John Zimmer — Co-Founder, President & Vice Chairman

On the pro-regulation, you asked about the Department of Labor. They released a proposed rule with 60 days of public comment. This was not at all a surprise. In fact, it was expected on day 1 of the administration. There’s no immediate or direct impact to the Lyft business. And important to note, this rule does not reclassify Lyft drivers as employees. It does not force Lyft to change our business model. And it’s a very similar approach to that the Obama administration took to use — to determine employee status, and as previously applied to Lyft and other app-based companies and did not result in a reclassification of drivers. App-based work, as hopefully, most people on the call know, is quite fundamentally different than traditional 9:00-5:00 work. And we will continue to advocate for laws that drivers consistently show they prefer that includes flexibility plus benefits like the one that recently was enacted in Washington state, which gave driver what they wanted. That independence was benefit. So, to your broader point, I do think there will be more opportunities for that type of law of independence plus benefits and no major change from the federal policy.

Benjamin Black — Deutsche Bank — Analyst

Okay. Thank you very much.

John Zimmer — Co-Founder, President & Vice Chairman

Thanks.

Operator

Your next question is from the line of Brian Nowak with Morgan Stanley. Your line is open.

Brian Nowak — Morgan Stanley — Analyst

Great. Thanks for taking my questions. Maybe to — just the first one on the active riders. I know there’s a lot going on with the recovery and sort of getting back to pre-COVID levels. But just as you sort of think about the growth of riders, the port to kind of bring new people into the population. Can you just help us better understand percentage of your riders right now are new credit cards and new people that weren’t on the Lyft platform, say, pre-COVID swing an idea of new people coming to the platform? And then the second one, I think insurance has been somewhat surprising to people this year a little bit. As you think about the path toward $1 billion of EBITDA, what are your assumptions on insurance costs between now and 2024? Thanks.

John Zimmer — Co-Founder, President & Vice Chairman

You say that last thing you called off on the insurance cost piece?

Brian Nowak — Morgan Stanley — Analyst

Yeah. Sorry. Just trying to get an understanding for your assumptions on insurance costs between now and 2024 and the EBITDA guide.

John Zimmer — Co-Founder, President & Vice Chairman

Yeah. Got it. Got it.

Logan Green — Co-Founder, CEO & Director

Yeah. So, on the first point, in Q3, we had the most active riders and ride volume since COVID started. Quarter over quarter, it was 2% active rider growth, which was in line with the broader industry. And if you look back and sort of look at absolute numbers, it’s in line with the quarter-over-quarter growth we saw back pre-pandemic, if you look at Q3 2019. And broadly, as we talked about before, we continue to see service levels improve. So, we see better retro ETAs. We see less prime time declining over — quarter over quarter. And our conversion rate in Q3 ’22 was the highest it’s been in recent years. So, we feel great about that. We continue to market to and bring in new riders all of the time. We’re — in terms of new rider growth in Q3, new riders grew by nearly 10% quarter over quarter. So, it’s something that we continue to invest in and lean into.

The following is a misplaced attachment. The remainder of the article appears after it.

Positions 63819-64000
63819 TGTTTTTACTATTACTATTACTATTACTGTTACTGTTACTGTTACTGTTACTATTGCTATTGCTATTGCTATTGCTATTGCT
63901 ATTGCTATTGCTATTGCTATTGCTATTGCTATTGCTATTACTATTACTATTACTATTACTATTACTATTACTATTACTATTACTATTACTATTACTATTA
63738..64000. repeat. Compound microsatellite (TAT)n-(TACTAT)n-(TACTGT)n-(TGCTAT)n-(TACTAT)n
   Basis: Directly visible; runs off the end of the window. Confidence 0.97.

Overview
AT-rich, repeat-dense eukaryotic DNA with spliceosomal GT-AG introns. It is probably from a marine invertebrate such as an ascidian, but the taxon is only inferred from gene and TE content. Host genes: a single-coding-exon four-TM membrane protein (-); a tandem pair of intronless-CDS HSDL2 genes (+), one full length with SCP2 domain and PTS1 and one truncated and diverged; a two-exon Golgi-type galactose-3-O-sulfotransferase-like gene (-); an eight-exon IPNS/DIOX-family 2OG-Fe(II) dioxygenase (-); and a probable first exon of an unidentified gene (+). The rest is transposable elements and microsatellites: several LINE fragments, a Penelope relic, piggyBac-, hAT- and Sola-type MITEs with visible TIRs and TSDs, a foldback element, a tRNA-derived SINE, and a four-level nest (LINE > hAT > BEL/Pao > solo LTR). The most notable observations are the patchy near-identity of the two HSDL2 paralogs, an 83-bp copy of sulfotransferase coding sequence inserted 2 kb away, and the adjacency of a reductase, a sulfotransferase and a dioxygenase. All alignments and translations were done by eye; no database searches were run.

John Zimmer — Co-Founder, President & Vice Chairman

And then you asked about the 2024 case and what’s assumed on the insurance. So, the case of getting — we’re confident of getting to the $1 billion, and we have baked in any assumed changes in insurance on our annual October renewal. And we think going forward, we have much better line of sight into those insurance rates. So again, I want to reiterate, we feel quite confident in our path to $1 billion in 2024, and that does bake in the renewal for insurance next October.

Brian Nowak — Morgan Stanley — Analyst

Thanks.

John Zimmer — Co-Founder, President & Vice Chairman

Thank you.

Operator

Your next question is from John Blackledge with Cowen. Your line is open.

John Blackledge — Cowen — Analyst

Great. Thanks. Two questions. First, what markets drove the strength in the third quarter and into October? And then what markets were lagging.

It sounds like West Coast still lagging a bit. And then second, on Lyft Pink, any update on the subscription program, and what percentage of bookings are from Lyft Pink subs? Thank you.

John Zimmer — Co-Founder, President & Vice Chairman

Sure. So just a quick response on the markets, quite similar to what we’ve seen in the past, continue to see kind of strength on the East Coast compared to pre-pandemic markets like New York and Miami continue to be extremely strong, whereas those SF, LA, West Coast markets are just lagging behind. But over the last two quarters, we have seen them start to pick up. So, no difference in that trend, which we talked about last quarter.

Logan, do you want to talk about Pink?

Logan Green — Co-Founder, CEO & Director

Yeah. So back in April, we relaunched Pink at a new price point. It’s now priced at $9.99 a month and a brand-new headline benefit, which is unlimited priority pickups. So, priority pickup typically costs $4 to $5 over the standard price of ride, and it gets you a faster pickup. You sort of cut the line ahead of everybody else. And our members were seeing great product market fit. Our members are seeing, on average, over $29 of benefit per month. So, it’s like roughly a 3x return for them, and we’re layering in other benefits. So, we’re doing savings on sort of luxury and preferred rides, waiving fees on cancellations, and a really unique benefit is our roadside assistance that we think is a lot better than AAA. You open up the app, click a button and you have a tow truck showing up, the same kind of classic Lyft experience. Additionally, we have the All Access Pink, which is $199 a month. This is where we’ve been or our bike share membership programs. So, this is an incredible deal weaving in sort of first of its kind national bike share membership. We see pink members taking 3x the number of rides compared to nonmembers. So, it is showing a lot of impact. And while we’re not disclosing number of subs, we are starting to see some real growth in the program, and we are very excited about it.

Operator

[Operator Closing Remarks]